Recorded sound's ability to act as both a bridge and divide between filmed and viewed spaces is evident in “Running Time”. A relentlessly dramatic film score highlights the drama of a figure trying to outrun an unseen assailant, but it soon becomes obvious he is alone and that the music is an element of a film world that he is attempting to escape. When this music (along with the spinning landscape) grinds to a halt the man easily escapes the frame, yet is unable to break free from the film world’s orbit, his disembodied footsteps can be heard running around the viewer who sits within an implied circle created by the curved screen.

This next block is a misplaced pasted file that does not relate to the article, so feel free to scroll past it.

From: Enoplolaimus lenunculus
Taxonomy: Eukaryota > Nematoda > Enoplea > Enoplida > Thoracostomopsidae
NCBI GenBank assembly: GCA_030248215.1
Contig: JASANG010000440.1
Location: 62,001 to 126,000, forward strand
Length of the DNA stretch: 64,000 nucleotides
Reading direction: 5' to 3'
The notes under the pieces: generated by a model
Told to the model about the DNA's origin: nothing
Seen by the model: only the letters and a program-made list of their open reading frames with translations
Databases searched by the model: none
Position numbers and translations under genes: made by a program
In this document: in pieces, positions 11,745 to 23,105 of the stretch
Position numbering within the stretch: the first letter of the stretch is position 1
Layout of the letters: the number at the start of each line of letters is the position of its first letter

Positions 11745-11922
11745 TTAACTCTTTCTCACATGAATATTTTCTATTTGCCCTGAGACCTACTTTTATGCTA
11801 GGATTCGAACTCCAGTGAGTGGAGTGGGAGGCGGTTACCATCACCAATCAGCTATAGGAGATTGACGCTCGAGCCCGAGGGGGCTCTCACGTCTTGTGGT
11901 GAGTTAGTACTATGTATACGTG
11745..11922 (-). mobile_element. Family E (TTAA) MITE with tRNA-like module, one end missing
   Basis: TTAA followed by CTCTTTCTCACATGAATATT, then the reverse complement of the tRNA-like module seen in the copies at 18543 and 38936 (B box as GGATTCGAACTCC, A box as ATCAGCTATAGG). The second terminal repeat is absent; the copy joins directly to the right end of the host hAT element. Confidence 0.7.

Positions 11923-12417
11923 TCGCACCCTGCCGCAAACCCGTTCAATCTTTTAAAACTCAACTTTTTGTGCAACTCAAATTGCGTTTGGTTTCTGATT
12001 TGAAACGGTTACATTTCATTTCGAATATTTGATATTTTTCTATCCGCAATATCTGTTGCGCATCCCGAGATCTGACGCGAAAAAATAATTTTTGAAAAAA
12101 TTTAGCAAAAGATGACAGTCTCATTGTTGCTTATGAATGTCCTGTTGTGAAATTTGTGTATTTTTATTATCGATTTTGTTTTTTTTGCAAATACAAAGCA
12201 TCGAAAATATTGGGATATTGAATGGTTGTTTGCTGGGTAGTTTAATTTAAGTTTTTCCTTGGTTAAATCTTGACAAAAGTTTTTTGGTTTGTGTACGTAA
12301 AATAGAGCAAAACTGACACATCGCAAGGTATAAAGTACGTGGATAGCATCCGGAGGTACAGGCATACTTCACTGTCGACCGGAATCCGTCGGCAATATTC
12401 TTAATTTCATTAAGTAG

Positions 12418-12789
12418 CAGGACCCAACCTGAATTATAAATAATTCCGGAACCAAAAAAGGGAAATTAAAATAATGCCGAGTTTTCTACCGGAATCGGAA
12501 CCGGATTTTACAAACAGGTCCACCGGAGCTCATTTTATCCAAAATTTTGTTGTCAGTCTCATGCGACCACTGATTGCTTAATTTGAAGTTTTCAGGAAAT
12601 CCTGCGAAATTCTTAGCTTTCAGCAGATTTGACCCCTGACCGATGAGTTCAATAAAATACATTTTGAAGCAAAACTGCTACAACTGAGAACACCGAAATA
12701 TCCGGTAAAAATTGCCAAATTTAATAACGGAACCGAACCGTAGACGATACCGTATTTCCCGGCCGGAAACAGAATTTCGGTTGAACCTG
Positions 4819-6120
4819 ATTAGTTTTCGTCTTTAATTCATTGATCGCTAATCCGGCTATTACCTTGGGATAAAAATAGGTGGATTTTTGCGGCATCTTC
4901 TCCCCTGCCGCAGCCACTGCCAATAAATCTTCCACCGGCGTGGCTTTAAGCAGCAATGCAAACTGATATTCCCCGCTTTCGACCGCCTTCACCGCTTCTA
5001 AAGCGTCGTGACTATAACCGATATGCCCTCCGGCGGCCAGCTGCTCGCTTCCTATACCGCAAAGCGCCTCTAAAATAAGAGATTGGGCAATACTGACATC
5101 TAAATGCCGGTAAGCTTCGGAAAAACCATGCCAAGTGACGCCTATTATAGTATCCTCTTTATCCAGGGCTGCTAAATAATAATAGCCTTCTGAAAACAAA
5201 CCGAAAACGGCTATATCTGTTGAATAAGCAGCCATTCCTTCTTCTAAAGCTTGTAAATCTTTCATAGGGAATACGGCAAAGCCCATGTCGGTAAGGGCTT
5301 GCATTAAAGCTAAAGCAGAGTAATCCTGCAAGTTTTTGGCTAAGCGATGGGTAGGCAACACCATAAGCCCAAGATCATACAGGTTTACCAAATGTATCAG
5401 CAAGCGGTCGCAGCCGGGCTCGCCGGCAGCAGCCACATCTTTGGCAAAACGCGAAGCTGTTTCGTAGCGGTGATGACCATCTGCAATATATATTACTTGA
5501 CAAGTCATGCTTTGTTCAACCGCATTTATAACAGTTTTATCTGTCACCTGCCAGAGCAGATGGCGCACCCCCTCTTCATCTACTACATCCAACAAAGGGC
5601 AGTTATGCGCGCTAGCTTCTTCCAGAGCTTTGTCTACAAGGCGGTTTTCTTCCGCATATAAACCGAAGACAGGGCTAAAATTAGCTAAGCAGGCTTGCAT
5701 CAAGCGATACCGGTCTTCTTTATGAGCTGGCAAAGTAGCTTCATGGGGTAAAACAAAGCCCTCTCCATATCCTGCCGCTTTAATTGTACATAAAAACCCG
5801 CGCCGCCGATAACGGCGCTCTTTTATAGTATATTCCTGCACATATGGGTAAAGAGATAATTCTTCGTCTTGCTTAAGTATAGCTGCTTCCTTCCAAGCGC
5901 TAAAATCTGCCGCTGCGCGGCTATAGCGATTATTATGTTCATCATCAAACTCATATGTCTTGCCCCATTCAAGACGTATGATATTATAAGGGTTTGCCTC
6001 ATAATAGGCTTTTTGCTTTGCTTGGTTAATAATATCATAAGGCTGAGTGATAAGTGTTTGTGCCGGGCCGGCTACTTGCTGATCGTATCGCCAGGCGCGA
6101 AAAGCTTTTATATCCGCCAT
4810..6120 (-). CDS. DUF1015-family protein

This shift from dramatic soundtrack to aimless footsteps opens up an alternative and absurd space within which the runner seems like a ghost circling a void opened by the removal of a storyline.
No longer the subject of the film, he has become subject to it. The low-resolution of this footage (badly copied from a DVD) creates the sense of a fleeting, shifting world, a dizzying telescoping and warping of eras and technologies of which viewers catch only glimpses or impressions, but never a complete picture.